If You’re Struggling to Lose Weight, Peptide Therapy Could Help

If weight loss is important to you and you’re struggling to meet your goals, you may have considered buzzy peptide injections such as Ozempic, Wegovy, or Mounjaro. But these aren’t the only effective peptides for weight loss that can help you shed stubborn pounds.

In fact, weight loss experts have been prescribing a wide range of peptides for years—and for good reason. ”Studies have linked peptide therapy to 3 to 12 percent more weight loss than that lost with diet and exercise alone,” says gastroenterologist Ibrahim Hanouneh, M.D.

Peptides and Peptide Therapy

Peptides are short chains of amino acids that function as hormones or enzymes (1). These amino acids help different systems in your body communicate, like telling your cells to divide and multiply, or regulating your endocrine, nervous, and immune systems (2).

“Peptides are used for almost any medical issue,” says regenerative medicine specialist Neil Paulvin, D.O. “Most commonly [it’s used for] inflammation, sports recovery, gut health, brain health and—of course—weight loss.”

About the Experts:

Dr. Ibrahim Hanouneh, M.D., is a gastroenterologist, and co-author of Regenerative Health, with a specialization in weight management, gut health, and liver disease.

Dr. Neil Paulvin, D.O., is a longevity expert and regenerative medicine specialist. He specializes in autoimmune and inflammation-based conditions, gut health, and hormone imbalances.

Peptides for Weight Loss

Many peptides support weight loss—but not all of them are created equally (or safely). Recently, the FDA banned 17 popular peptides due to safety concerns, seven of which were used to support weight loss.

Below are the safest and most effective peptides for weight loss, according to experts.

Just keep in mind that you have to commit to other healthy lifestyle changes—like eating a balanced diet and exercising regularly—to get the most out of peptide therapy, Hanouneh advises.

“The combination of peptide therapy and lifestyle modification leads to greater weight loss than using one intervention alone,” he says.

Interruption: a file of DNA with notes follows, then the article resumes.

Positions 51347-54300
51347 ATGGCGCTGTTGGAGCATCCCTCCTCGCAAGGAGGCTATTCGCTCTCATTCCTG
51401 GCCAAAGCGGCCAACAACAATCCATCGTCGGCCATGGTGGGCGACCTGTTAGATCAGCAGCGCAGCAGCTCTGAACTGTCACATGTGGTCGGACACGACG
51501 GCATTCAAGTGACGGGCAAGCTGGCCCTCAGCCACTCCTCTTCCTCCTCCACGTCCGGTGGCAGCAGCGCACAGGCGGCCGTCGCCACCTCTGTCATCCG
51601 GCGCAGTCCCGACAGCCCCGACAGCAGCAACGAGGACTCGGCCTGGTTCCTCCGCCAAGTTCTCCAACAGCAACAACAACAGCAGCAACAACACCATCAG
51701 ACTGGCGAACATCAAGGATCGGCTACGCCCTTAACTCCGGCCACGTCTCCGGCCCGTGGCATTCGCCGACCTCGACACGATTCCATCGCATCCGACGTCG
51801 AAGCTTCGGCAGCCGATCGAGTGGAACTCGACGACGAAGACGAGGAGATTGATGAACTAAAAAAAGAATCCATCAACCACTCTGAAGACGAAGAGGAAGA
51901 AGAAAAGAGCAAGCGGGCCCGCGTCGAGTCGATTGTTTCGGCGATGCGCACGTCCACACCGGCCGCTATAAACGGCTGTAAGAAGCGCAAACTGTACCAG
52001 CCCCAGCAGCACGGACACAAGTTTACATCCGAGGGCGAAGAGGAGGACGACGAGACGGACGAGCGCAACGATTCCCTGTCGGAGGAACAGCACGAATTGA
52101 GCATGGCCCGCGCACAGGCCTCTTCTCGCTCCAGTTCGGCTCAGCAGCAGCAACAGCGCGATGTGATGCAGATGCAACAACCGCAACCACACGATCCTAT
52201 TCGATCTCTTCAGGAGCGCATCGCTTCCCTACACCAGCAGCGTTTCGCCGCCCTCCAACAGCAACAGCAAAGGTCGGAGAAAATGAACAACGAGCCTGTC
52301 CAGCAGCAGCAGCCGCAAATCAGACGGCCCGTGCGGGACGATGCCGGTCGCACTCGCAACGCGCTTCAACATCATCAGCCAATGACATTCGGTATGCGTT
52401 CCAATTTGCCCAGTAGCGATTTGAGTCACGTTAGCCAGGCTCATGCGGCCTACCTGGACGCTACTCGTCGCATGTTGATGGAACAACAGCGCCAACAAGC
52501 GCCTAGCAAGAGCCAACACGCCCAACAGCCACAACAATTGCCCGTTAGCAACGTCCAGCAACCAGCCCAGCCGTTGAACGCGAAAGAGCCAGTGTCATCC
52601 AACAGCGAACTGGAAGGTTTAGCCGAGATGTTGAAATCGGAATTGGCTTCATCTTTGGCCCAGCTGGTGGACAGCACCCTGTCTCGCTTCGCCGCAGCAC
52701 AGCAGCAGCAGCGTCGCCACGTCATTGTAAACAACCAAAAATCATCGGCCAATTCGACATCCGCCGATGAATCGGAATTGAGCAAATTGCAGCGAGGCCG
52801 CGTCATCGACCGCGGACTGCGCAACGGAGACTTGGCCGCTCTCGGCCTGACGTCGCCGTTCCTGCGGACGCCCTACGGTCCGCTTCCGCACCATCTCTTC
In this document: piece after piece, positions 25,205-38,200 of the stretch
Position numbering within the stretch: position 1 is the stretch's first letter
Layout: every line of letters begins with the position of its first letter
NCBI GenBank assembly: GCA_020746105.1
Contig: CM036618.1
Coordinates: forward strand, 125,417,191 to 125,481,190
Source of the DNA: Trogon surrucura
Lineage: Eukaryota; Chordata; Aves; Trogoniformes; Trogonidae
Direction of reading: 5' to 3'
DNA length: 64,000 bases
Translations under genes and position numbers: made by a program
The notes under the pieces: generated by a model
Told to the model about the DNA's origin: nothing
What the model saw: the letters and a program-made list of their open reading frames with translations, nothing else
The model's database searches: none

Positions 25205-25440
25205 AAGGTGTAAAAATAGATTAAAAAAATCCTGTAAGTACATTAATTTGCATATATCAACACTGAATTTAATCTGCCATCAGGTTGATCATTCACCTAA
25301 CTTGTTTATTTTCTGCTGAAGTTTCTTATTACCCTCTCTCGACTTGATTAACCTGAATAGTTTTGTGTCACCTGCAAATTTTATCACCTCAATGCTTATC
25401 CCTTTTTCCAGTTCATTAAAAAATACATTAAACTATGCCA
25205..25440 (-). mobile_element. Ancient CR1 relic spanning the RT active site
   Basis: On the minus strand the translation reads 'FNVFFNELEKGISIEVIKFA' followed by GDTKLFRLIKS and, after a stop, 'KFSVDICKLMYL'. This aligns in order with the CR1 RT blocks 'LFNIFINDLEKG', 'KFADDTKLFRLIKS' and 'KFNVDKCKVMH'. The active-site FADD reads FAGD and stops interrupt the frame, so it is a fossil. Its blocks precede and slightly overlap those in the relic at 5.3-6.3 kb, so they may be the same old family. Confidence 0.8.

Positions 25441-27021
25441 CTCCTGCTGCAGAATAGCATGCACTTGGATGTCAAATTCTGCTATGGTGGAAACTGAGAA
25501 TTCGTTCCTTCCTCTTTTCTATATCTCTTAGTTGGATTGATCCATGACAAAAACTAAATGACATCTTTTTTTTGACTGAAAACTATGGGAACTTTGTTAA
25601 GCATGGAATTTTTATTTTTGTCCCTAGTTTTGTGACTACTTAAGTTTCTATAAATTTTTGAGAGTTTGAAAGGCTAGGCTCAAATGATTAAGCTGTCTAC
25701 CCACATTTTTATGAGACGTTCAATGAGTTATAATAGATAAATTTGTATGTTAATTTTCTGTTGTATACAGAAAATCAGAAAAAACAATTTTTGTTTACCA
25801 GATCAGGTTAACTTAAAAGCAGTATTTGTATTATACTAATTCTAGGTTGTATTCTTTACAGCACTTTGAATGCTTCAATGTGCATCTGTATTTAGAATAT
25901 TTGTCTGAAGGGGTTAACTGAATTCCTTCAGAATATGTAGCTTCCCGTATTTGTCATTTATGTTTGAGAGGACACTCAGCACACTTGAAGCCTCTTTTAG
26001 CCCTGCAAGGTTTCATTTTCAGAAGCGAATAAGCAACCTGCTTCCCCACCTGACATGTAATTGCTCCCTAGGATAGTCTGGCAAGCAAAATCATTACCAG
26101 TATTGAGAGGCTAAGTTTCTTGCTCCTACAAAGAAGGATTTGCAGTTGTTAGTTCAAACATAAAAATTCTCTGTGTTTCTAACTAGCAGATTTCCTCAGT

Semaglutide and tirzepatide

Popular weight loss peptides semaglutide (Ozempic and Wegovy) and tirzepatide (Mounjaro and Zepbound) work in similar ways to support weight loss, notes Hanouneh.

“They both activate receptors of hormones in the brain which lead to appetite suppression and help the body regulate insulin production,” Hanouneh says. “Semaglutide activates the GLP-1 receptor. Tirzepatide targets two receptors—GLP-1 and GIP—leading to greater weight loss [than semaglutide] (3).”

GLP-1 is a hormone that helps control your appetite and regulate blood sugar and metabolic functions (4, 5). When you eat, GLP-1 is released and helps slow the emptying of food from your stomach, which can make you feel full. Semaglutide and tirzepatide bind to GLP-1 receptors in your brain, reducing your appetite and promoting weight loss.

GIP, an anabolic hormone, targets your hypothalamus to make you feel full (6). Tirzepatide binds to GIP receptors, which may increase how much insulin your body makes, reduce LDL (bad) cholesterol levels, and improve blood sugar levels (7).

“These peptide medications work by making you feel less hungry—or less ‘hangry,’” says Hanouneh. This effect can support your weight loss efforts by eliminating the need to resist cravings. In part, this may also help you follow a nutritious meal plan a bit more easily.



Like semaglutide and terzepatide, tesofensine peptide therapy supports weight loss by pumping the brakes on cravings—but in a slightly different way. Tesofensine influences neurotransmitters like serotonin, norepinephrine, and dopamine, which are partially responsible for hunger (8).

Tesofensine also revs up your body’s energy expenditure (8). This means that even when you’re at rest your body is still burning calories.


Battling binge eating habits? Research shows that naltrexone can dampen the rewarding feeling that follows overeating, which may help you break the binge cycle (9).

By influencing neurotransmitters like dopamine, which are associated with pleasure and reward, this peptide helps put an end to compulsive cravings, particularly for foods that are high in fat and sugar (10, 11).

Naltrexone may also regulate certain hormones related to energy expenditure, according to a study on male mice, which may help you burn more calories (12).

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